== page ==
Fair-weather cumuli are fundamental in regulating the vertical structure of water vapor and entropy in the lowest 2-3 km of the earth's atmosphere over vast areas of the oceans. In this study, a long record of profiling cloud radar observations at the Atmospheric Radiation Measurement Program (ARM) Climate Research Facility (ACRF) at Nauru Island is used to investigate cloud vertical air motion statistics over an 8-yr observing period. Appropriate processing of the observed low radar reflectivities provides radar volume samples that contain only small cloud droplets; thus, the Doppler velocities are used as air motion tracers. The technique is applied to shallow boundary layer clouds (less than 1000 m thick) during the 1999-2007 period when radar data are available. Using the boundary layer winds from the soundings obtained at the Nauru ACRF, the fair-weather cumuli fields are classified in easterly and westerly boundary layer wind regimes. This distinction is necessary to separate marine-forced (westerlies) from land-forced (easterlies) shallow clouds because of a well-studied island effect at the Nauru ACRF. The two regimes exhibit large diurnal differences in cloud fraction and cloud dynamics as manifested by the analysis of the hourly averaged vertical air motion statistics. The fair-weather cumuli fields associated with easterlies exhibit a strong diurnal cycle in cloud fraction and updraft strength and fraction, indicating a strong influence of land-forced clouds. In contrast over the fair-weather cumuli with oceanic origin, land-forced clouds are characterized by uniform diurnal cloudiness and persistent updrafts at the cloud-base level. This study provides a unique observational dataset appropriate for testing fair-weather cumulus mass flux and turbulence parameterizations in numerical models.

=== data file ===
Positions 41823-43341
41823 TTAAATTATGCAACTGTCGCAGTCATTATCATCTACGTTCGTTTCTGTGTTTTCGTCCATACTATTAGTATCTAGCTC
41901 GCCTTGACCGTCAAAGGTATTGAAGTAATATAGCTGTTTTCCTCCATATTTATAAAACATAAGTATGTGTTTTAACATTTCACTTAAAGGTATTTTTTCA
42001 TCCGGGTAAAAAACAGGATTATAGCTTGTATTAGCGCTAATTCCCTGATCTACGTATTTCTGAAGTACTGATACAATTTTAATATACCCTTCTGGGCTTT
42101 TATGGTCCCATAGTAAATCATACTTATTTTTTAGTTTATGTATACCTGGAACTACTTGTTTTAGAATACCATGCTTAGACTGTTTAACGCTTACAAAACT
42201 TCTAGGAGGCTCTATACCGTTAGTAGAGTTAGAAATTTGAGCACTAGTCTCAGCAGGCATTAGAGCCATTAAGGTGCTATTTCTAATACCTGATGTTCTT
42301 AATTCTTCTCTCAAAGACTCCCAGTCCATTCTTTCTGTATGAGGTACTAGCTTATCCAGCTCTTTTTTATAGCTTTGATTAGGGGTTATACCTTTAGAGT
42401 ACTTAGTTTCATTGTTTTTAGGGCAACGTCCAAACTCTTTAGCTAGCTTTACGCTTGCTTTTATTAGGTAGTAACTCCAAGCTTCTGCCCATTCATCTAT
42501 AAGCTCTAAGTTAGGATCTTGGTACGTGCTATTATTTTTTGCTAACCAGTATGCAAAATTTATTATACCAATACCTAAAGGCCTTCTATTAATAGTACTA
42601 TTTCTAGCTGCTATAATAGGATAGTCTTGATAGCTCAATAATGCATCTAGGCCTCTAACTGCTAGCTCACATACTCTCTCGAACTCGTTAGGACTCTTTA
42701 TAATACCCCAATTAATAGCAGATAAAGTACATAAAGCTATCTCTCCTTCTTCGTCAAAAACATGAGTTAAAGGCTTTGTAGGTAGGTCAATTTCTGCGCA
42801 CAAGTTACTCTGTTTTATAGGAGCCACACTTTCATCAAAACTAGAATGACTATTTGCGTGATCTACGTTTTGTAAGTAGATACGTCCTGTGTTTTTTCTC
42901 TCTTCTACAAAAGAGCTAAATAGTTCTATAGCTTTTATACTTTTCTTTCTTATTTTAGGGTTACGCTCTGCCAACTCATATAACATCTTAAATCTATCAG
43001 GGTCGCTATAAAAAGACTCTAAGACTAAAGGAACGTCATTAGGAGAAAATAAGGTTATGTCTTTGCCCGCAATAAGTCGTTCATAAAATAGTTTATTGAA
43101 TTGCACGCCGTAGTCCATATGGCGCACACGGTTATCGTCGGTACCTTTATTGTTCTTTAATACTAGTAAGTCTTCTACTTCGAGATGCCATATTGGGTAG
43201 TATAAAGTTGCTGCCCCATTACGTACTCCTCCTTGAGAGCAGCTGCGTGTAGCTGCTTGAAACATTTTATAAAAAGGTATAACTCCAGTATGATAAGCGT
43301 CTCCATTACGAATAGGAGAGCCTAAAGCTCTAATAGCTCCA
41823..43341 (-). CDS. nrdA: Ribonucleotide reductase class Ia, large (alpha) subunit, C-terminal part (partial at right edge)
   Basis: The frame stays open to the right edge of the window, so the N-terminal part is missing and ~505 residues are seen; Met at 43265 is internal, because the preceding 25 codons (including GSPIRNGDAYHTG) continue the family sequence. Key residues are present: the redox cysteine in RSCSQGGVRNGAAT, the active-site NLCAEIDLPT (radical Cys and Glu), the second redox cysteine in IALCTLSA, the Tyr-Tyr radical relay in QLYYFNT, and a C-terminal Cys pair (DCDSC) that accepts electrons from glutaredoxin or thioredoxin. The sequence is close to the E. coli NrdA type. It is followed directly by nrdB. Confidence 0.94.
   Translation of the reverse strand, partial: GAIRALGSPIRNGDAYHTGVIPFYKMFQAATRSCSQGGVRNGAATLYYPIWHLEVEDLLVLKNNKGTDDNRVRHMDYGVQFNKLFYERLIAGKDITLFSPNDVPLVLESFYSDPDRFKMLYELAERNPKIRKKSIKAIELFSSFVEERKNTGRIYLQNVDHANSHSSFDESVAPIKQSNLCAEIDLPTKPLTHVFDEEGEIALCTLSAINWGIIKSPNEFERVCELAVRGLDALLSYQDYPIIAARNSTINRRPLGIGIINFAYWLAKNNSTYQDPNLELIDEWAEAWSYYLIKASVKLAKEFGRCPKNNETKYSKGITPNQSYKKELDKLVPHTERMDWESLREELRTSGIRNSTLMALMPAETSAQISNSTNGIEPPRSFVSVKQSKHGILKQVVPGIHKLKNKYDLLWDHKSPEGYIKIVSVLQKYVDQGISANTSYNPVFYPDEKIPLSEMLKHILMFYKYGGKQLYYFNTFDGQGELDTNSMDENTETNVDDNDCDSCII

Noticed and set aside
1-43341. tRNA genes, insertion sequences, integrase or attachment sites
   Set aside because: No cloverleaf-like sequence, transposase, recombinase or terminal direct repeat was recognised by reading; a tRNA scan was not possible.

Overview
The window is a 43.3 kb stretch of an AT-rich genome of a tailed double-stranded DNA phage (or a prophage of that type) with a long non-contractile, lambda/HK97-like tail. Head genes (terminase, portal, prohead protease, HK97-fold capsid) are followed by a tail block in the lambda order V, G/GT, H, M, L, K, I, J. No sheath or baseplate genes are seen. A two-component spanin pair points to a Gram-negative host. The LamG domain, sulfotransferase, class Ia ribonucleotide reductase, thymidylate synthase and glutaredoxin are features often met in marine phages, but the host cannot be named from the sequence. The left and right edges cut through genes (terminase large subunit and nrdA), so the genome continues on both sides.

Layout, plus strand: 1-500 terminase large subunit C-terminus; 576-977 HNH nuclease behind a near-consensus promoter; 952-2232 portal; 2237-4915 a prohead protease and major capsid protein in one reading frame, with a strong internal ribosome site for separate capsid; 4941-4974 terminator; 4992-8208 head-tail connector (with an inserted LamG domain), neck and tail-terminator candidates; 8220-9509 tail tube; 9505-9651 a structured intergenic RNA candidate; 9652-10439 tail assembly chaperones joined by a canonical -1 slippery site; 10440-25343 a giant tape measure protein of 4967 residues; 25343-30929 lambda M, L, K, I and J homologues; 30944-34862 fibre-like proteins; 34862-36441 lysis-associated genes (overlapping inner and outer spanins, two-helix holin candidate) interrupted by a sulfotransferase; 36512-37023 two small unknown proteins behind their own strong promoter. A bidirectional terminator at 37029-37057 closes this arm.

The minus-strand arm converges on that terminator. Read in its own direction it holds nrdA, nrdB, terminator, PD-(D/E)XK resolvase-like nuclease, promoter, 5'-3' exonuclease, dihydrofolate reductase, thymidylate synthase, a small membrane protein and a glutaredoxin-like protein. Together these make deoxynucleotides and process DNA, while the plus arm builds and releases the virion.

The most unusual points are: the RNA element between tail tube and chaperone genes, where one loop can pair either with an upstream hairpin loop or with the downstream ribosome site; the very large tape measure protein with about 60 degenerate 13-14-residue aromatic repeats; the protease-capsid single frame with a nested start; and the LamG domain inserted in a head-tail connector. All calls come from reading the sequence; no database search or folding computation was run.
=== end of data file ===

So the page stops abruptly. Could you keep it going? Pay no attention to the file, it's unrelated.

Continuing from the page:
ASJC Scopus subject areas
- Atmospheric Science